ITM PhD Student Conference

Last Wednesday and Thursday (on April 10-11) we had the annual ITM PhD student conference at Skogshem and Wijk on Lindingö. The theme this year was equality (JML) and sustainability. Alice Marshall gave an introduction to “one KTH” followed by several group exercises/discussions. In one of them we were all supposed to stand in different corners divided in how equal we think our working environment is on a scale between 1 and 10, 10 being perfect in terms of gender equality. The choice of “environment” could be the closest group or even the whole of KTH. It was interesting to see that we were spread out between 8-9 to 2-3.

Sara Linderson shortly presented the new platform, Industrial Transformation, a platform that will coordinate all KTH researchers that in different ways support the transformation to a sustainable CO2-neutral industry. The manager of the platform is Monica Bellgran, KTH Södertälje.

In the evening, beforea very nice dinner, there was a poster session with the goal to bridge the gap between different research fields i.e. find a PhD student colleague in another area where there is some overlap of interest.

In the morning of the second day Ulf Sandström gave a lecture about the Vancouver Rules on Publishing. The rules discuss “Who Is an Author?” and the following four criteria must be fulfilled for any author:

  1. Substantial contributions to the conception or design of the work; or the acquisition, analysis, or interpretation of data for the work; AND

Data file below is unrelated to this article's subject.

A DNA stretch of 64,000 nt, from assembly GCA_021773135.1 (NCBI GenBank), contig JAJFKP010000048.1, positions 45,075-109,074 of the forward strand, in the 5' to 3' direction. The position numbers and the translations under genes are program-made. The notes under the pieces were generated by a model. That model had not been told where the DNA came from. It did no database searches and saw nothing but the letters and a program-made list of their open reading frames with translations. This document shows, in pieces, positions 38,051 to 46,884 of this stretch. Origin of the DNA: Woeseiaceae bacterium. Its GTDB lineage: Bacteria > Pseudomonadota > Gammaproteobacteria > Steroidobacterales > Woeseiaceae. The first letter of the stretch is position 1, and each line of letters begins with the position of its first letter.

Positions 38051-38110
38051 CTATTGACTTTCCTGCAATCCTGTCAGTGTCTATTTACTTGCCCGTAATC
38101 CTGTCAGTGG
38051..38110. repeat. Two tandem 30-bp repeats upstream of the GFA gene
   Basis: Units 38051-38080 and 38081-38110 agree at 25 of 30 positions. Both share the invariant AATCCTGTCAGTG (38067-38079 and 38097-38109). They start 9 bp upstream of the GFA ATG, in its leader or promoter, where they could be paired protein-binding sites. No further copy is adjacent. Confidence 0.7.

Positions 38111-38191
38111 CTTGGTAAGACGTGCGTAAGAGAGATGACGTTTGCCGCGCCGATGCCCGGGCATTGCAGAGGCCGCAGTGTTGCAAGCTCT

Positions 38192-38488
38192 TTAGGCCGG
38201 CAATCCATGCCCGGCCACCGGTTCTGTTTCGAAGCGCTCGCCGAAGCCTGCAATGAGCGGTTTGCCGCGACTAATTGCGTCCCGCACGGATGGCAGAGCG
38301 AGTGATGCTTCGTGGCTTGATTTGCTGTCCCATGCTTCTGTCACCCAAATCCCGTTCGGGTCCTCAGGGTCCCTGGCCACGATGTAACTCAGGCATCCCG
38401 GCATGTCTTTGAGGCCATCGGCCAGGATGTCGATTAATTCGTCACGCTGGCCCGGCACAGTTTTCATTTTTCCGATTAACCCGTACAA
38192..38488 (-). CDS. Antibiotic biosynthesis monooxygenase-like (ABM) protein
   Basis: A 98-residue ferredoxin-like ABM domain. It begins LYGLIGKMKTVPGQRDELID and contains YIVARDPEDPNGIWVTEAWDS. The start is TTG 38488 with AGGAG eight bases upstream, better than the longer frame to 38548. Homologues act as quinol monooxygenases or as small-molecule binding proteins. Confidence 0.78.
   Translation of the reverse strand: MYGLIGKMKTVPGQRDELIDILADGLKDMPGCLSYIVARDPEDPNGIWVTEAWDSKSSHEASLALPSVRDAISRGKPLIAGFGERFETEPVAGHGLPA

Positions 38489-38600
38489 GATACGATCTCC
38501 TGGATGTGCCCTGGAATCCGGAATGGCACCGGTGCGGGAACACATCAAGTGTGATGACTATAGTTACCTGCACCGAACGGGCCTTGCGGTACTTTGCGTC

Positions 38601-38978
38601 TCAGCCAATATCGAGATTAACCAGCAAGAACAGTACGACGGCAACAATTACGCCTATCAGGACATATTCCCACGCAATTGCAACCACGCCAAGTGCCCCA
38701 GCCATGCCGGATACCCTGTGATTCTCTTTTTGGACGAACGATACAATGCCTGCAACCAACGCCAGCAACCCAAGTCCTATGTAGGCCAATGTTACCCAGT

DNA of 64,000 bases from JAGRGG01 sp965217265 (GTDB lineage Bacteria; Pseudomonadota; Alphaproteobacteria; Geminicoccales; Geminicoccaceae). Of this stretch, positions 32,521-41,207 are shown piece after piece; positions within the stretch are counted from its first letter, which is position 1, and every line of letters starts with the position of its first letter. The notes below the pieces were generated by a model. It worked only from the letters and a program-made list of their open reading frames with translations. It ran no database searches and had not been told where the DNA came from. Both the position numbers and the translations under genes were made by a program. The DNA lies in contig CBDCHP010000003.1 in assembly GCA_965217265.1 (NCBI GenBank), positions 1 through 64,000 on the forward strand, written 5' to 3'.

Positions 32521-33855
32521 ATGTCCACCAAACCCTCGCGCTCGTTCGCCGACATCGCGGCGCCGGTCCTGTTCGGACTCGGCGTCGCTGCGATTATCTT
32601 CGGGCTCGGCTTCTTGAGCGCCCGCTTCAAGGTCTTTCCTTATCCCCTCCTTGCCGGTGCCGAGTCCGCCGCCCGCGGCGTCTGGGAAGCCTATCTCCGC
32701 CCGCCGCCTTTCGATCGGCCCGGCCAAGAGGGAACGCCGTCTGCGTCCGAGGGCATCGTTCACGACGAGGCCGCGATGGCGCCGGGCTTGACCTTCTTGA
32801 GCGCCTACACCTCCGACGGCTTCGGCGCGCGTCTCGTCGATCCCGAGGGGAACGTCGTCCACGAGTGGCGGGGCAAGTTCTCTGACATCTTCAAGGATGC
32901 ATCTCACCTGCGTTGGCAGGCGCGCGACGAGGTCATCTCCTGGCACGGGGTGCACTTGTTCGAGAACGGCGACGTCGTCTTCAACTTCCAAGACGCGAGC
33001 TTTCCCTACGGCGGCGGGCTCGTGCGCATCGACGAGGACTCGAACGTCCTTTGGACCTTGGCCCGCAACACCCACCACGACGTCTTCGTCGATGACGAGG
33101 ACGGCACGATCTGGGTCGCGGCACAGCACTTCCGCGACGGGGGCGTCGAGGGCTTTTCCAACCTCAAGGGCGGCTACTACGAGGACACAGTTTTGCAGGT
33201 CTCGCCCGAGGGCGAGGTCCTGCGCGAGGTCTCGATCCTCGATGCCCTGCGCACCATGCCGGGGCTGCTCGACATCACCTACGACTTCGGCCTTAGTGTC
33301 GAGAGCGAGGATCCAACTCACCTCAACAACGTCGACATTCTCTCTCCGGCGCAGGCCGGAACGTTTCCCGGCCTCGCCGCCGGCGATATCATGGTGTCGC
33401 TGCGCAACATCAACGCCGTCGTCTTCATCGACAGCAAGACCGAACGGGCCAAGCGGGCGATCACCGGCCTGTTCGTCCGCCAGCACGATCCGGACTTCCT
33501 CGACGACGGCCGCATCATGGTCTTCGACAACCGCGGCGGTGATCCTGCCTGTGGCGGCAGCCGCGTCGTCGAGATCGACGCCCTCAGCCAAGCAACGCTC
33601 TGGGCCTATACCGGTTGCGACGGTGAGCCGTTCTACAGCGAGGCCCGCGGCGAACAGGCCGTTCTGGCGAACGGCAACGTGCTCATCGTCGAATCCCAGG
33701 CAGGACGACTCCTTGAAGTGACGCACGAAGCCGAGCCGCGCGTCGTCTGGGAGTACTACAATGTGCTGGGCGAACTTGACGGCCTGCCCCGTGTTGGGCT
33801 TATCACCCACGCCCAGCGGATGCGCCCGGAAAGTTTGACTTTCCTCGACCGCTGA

2. Drafting the work or revising it critically for important intellectual content; AND
  3. Final approval of the version to be published; AND
  4. Agreement to be accountable for all aspects of the work in ensuring that questions related to the accuracy or integrity of any part of the work are appropriately investigated and resolved.

This is something for the students to discuss in their respective research environments and with their supervisors. It think that it is important not to be too interested in the ranking lists but to make sure that authorship and citations are treated in a correct way.

After a coffee break Hélène Hermansson gave a talk about sustainability and the 17 Sustainable Development Goals (SDG:s) and asked the participants to think and discuss how these goals can connect to their own research, both in a positive and negative ways.

The SDG:s can be found here.

Thank you all lecturers, DAs and participants!

Spring is on the way

ITM Newsletter